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(be)Attitude Change 2018: Mourn

For everything there is a season, and a time for every matter under heaven: 
a time to be born, and a time to die;
a time to kill, and a time to heal;
a time to weep, and a time to laugh;
a time to mourn, and a time to dance; 
a time to love, and a time to hate;
a time for war, and a time for peace (selections from Ecclesiastes 3:1-12).

Blessed are those who mourn; for they will be comforted.  Matthew 5:4

We broached the painful subject of mourning on Sunday. It wasn’t out of the blue; it’s the last beatitude to examine during the (be)Attitude Change: 2018 series as it leads us right into Ash Wednesday.

Ash Wednesday marks the beginning of the Lenten season, the 40 days leading up to Easter morning and the empty tomb. Typically, Lent begins with a call to repentance and contemplation. When we talk about “Repentance” remember we are talking about more than just personal confession and turning back to God; we are talking about adapting a completely different mindset. Over the past month we have heard Jesus reminding us time and again to see things from his Kingdom View. In Jesus’ view, the hungry are blessed and filled, the poor are given the Kingdom, the meek will inherit the earth.  Jesus also reminds us that those who are mourning will be comforted.

Sunday we took some time to face the question of mourning head on. Our youth director, Maggie Rainwater, shared with us a series of slides describing the rituals surrounding death from across the globe. There was one consistent theme we heard from culture to culture, and that is each culture acknowledges the pain surrounding the death of a loved one and allows an amount of time wherein it is encouraged and even expected for family and friends to grieve and mourn publicly. Of course the time is different from culture to culture — with some traditions lasting a week, and some lasting several years!

But it occurred to me that even within a loving Christian community such as CEH, we are in a quite a rush to sweep our grief under the carpet. Let’s plan the service, settle the estate, and move on. But that’s not a healthy way to deal with death. Sure there are many details and “business” matters to deal with after a death, but our scriptures reinforce the need to mourn by taking time: time to heal; time to weep; time to mourn. If we don’t stop long enough to feel the immense pain of losing a loved one rather than putting on a brave face and plowing straight ahead, we will not receive the precious comfort promised by Jesus in the beatitudes. Perhaps part of the reason that we rush to celebrate and acknowledge the glory of the Resurrection in a “Death, where is thy sting?” kind of way. But Jesus reminds us of what our Hebrew scriptures have been saying for generations: it is okay to lament and mourn and cry and recognize the huge hole left in our hearts when a loved one dies. And when we let go of hubris and show our hurt to the world, we will be comforted.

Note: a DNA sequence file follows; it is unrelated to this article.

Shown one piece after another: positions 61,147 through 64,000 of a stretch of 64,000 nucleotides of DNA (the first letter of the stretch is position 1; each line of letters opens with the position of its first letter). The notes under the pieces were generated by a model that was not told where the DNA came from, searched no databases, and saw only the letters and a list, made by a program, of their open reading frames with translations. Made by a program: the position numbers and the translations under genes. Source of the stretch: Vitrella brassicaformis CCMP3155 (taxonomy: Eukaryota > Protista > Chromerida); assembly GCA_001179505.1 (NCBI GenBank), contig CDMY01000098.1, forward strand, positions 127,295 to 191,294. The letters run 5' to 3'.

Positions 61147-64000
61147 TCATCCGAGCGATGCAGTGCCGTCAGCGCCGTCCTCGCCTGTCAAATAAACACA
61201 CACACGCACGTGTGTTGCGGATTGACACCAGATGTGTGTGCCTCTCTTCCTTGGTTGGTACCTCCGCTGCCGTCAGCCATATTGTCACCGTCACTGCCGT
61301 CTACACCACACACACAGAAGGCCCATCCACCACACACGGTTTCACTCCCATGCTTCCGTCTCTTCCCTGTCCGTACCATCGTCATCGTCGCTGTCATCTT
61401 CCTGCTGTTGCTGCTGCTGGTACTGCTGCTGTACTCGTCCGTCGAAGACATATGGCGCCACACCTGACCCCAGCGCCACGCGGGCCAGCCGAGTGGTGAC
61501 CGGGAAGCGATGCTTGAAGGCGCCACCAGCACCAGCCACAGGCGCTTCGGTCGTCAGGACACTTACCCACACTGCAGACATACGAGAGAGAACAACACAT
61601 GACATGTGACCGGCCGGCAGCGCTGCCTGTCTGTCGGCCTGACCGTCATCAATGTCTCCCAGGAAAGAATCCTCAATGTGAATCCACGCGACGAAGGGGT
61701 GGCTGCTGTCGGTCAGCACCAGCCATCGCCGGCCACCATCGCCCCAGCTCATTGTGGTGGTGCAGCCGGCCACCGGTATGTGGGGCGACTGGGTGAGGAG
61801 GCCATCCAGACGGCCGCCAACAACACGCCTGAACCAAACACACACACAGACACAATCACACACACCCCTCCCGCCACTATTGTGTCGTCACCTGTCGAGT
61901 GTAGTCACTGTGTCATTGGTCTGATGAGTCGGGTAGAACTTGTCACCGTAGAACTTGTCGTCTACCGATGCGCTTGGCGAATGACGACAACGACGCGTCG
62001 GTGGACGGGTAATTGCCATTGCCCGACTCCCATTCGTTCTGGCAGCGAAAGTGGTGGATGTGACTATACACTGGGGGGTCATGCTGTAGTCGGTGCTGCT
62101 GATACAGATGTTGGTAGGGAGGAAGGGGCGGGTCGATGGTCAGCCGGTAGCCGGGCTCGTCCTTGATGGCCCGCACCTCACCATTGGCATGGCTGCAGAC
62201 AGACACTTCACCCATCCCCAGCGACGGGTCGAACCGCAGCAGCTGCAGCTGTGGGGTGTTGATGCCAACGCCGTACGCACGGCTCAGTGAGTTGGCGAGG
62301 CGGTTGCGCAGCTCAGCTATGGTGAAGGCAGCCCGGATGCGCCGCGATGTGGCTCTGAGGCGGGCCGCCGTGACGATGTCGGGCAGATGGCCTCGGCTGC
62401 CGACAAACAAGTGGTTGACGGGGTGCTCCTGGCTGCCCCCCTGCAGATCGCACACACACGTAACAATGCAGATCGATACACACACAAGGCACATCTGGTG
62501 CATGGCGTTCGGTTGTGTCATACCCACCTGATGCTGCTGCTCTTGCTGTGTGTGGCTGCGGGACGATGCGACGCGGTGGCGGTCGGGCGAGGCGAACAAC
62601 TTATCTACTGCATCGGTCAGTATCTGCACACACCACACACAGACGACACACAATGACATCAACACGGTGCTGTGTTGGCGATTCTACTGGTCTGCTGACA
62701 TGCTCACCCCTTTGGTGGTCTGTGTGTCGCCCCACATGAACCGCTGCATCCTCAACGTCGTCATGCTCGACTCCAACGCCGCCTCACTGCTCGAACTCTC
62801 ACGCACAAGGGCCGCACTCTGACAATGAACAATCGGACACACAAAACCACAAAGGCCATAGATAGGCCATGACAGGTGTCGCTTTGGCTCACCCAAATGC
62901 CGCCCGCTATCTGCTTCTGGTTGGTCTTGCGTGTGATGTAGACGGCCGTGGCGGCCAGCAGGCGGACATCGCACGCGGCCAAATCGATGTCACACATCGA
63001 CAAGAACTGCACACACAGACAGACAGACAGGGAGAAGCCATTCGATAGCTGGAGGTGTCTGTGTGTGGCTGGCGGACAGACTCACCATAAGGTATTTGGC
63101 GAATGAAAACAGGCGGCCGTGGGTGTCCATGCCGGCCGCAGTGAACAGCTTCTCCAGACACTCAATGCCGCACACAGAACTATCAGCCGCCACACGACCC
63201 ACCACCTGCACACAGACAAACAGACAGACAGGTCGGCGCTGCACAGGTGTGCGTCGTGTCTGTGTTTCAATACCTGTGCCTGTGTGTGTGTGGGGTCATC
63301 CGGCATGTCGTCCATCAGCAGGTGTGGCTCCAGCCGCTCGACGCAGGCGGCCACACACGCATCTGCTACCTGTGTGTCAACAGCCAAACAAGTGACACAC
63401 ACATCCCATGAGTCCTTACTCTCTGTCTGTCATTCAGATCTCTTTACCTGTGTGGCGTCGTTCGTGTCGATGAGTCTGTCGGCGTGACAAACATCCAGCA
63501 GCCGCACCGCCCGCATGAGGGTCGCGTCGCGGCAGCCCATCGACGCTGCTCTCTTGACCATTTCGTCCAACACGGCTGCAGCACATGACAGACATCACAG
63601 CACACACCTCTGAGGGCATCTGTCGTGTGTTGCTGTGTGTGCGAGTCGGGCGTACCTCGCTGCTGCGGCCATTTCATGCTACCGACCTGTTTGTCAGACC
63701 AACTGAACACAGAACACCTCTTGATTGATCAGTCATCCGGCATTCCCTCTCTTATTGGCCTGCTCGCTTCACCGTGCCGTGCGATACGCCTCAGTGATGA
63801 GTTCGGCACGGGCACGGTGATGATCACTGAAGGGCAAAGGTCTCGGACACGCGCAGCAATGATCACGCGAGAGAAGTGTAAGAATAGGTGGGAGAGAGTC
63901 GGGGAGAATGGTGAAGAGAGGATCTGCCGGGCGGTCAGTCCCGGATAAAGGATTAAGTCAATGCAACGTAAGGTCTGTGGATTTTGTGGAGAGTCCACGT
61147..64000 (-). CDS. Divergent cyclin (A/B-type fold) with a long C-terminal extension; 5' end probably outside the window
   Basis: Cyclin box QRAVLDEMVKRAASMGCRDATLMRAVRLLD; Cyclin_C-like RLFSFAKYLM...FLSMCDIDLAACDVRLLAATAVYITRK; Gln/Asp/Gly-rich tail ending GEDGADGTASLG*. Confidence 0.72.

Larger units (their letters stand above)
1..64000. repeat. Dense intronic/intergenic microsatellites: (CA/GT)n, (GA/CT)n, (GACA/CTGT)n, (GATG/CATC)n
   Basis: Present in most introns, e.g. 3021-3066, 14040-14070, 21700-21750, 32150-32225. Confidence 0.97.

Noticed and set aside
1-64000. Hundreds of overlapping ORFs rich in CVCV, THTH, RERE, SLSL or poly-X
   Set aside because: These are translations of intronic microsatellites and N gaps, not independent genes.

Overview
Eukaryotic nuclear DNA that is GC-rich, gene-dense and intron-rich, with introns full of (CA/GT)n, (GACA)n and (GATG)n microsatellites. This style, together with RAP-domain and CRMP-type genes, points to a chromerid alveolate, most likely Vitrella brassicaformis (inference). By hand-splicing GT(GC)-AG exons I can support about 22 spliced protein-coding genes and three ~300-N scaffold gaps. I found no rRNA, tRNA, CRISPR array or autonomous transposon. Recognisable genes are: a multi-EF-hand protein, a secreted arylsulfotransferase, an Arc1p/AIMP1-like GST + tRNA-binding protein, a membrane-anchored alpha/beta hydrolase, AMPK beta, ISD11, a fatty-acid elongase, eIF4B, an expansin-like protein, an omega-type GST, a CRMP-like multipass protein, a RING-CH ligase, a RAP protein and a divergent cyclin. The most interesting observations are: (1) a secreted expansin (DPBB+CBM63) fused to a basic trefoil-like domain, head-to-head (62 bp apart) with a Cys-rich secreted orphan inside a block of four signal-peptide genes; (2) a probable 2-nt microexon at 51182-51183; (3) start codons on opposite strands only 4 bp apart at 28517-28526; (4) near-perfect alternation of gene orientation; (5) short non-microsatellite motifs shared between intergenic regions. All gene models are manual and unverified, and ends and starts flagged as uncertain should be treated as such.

Comfort truly flows from a Christian community that is paying attention to the Kingdom view. Remember that Jesus calls us to “Hunger” for righteousness and justice, and that our hunger should be not only for our own reconciliation to God and our own wholeness, but our hunger should be deep as we pay attention to the needs of our brothers and sisters. Part of being attuned to one another’s needs is a willingness to be vulnerable with each other. I get it — grief is difficult.  Without our promise of eternal life and the hope of the resurrection, I would personally sink into an existential despair so deep I couldn’t even see my way out. Grief can be ugly, with lots of sobbing and tears and too many kleenexes. But as we open ourselves to the pain, we do discover something incredible: comfort.

As we move into Lent, I want to invite all of you to take this new mindset — our hopes of living in the Kingdom of God instead of the oppressive Kingdom of the World that we are completely immersed in. To do this, you’ll need to challenge yourself to grow deeper in your faith; to reinforce your relationship with God and to our beloved community. The “Lenten Cup Challenge” is your opportunity to covenant to spend 20 minutes — unplugged from the world and plugged into God — every day. 20 minutes of mindful study and prayer, resting in the presence of God. Pick up your cup on the table outside of the Fellowship Hall and sign up. The cup has a “Practicing Lent” guide with a reading for each Sunday in Lent, as well as a burlap or “sack cloth” scrap for you to touch and hold while you’re praying. At the end of Lent, we’ll collect the scraps and they will be turned into a collage to remind us of our time together in lament, mourning, prayer, and mindfulness.

Choose your own daily devotional or opt for “The Cup of Our Life” by Joyce Rupp, a daily devotional that will teach you new daily spiritual disciplines and help you examine your own “Cup” and what you have in it. There is a public copy of “The Cup of Our Life” in the fireside area next to the office, that you are welcome to use while at church.

I’m excited to see the way we grow as a community who commits to daily study and prayer. I know God will bring us great encouragement and draw us closer into relationship, so that as Easter approaches and we celebrate the glory of the resurrection, we can take our Deep Faith and take it WIDE to spread it around!

In Hope,

Rev. P

1 Comment

  1. Cathy Lile on February 13, 2018 at 4:12 pm

    Praise God for the promise of eternal life ! Life would be pretty bleak without it.

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